La Grange, a small Kentucky city that backed debt used to buy land for commercial development that mostly never occurred, had its credit rating cut five steps to junk by Moody’s Investors Service, citing a risk of default.
The Oldham-La Grange Development Authority hasn’t been able to sell most of 1,000 acres it acquired with financing from a 2005 bond backed by the city of about 8,000 residents, Moody’s said in a statement. Without proceeds from building on the land, La Grange may be forced to make an $8.1 million payment in June 2015, and may default after a tax proposal failed, Moody’s said.
“Obviously my City Council doesn’t understand the ramifications of what’s going to happen,” La Grange Mayor Bill Lammlein, 68, said by telephone. Moody’s cut its score on La Grange debt to Ba2, two levels below investment grade, from A3, seventh highest, on July 8.
La Grange joins municipalities such as Vadnais Heights, Minnesota, and Moberly, Missouri, whose debt fell into junk territory after backing economic development projects that failed to perform as forecast. Vadnais Heights backstopped a local sports center while Moberly supported development of an artificial-sweetener plant. Moody’s has called such municipalities that drop to junk status “fallen angels.”
In La Grange, about 25 miles (40 kilometers) northeast of Louisville, Lammlein’s proposed payroll tax would have raised $600,000 a year, enough to refinance the municipality’s bonds and cover debt service.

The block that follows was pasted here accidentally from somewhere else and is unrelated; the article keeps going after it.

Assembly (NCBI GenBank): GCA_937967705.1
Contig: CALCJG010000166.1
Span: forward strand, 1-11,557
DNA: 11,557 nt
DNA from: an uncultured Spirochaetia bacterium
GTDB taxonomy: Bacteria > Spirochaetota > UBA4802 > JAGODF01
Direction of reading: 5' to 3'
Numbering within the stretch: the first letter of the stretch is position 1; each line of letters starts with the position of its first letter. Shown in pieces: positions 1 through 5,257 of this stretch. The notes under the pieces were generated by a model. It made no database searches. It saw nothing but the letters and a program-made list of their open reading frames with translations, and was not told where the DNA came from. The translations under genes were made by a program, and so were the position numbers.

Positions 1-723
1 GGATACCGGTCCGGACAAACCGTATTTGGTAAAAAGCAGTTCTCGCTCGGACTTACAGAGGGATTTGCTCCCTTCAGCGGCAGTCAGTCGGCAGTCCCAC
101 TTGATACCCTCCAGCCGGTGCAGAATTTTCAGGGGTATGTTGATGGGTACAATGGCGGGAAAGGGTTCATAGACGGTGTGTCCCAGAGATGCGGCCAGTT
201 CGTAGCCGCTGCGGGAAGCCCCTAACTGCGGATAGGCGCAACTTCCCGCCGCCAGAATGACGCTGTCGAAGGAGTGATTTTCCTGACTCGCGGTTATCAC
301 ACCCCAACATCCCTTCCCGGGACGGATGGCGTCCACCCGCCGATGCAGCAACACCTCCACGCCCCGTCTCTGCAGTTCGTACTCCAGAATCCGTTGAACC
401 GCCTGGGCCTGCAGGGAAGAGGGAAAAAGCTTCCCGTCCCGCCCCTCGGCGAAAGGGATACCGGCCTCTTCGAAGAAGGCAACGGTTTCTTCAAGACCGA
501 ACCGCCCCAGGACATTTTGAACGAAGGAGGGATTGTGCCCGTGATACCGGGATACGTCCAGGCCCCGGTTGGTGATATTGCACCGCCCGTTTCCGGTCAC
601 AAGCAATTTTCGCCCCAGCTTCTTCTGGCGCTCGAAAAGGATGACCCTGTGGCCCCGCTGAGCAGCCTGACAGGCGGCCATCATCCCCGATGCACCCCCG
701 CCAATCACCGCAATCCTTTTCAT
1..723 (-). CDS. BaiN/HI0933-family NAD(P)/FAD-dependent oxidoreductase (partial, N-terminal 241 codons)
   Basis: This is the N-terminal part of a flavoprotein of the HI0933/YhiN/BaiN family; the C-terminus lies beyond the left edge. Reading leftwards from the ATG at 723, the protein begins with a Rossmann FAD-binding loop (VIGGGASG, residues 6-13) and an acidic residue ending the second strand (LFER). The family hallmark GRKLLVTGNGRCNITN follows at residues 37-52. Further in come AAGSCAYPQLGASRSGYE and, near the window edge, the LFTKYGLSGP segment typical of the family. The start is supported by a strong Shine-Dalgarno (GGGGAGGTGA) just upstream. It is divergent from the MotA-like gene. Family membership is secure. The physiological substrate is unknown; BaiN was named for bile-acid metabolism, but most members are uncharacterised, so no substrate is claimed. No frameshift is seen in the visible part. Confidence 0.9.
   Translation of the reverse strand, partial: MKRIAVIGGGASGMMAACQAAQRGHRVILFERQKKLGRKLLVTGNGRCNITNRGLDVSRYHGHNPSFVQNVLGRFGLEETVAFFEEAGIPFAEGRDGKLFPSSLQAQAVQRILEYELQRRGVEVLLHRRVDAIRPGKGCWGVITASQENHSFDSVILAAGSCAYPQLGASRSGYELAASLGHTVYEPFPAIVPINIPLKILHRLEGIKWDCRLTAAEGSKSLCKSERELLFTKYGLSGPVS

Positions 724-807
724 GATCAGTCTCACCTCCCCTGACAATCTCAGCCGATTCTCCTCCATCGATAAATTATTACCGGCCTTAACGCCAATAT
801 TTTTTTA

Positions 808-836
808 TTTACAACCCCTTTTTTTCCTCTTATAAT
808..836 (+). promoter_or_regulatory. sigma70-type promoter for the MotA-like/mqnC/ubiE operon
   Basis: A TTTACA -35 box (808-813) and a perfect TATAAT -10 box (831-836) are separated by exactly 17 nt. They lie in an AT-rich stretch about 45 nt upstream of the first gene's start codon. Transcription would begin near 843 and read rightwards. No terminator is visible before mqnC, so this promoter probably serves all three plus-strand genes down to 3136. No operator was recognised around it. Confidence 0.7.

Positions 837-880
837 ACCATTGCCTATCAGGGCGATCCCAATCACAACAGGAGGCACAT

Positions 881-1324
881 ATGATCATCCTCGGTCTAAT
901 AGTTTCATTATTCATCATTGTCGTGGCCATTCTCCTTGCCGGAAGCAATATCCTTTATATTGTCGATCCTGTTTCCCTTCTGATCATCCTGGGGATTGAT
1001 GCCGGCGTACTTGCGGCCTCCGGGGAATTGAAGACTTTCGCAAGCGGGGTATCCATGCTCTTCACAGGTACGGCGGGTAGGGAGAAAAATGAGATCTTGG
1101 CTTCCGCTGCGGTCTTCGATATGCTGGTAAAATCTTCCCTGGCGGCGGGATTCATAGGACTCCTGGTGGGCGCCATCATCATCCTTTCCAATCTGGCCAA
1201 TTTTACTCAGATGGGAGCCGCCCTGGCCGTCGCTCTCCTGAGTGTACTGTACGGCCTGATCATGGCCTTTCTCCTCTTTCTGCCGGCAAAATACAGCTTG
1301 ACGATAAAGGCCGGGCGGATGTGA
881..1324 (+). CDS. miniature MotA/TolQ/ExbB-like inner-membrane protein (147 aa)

The development authority refinanced the 2005 debt last year, saying by that point, only Rawlings Co. had developed a portion of the site, building a 155,000-square-foot headquarters for 550 employees that opened in 2007.
Moody’s has a negative outlook on La Grange, indicating another cut may be made. The downgrade this week affected $11 million in debt, the company said. The last time an investor bought an authority bond that matures in June 2015 was in October, with a yield of about 2 percent, according to data compiled by Bloomberg.
Debt issued by Oldham County, where La Grange is the county seat, isn’t rated by Moody’s. Standard & Poor’s grades it AA, third highest.
La Grange’s rating could be raised if its tax revenue increases or if it finds a way to refinance the debt, Moody’s said. Lammlein said he plans to resubmit the payroll levy plan.
“This struggle isn’t over yet,” the mayor said.
“We could do away with our police department, our public works department, but we wouldn’t be much of a city anymore,” Lammlein said. “We’ve got to make good on our promise.”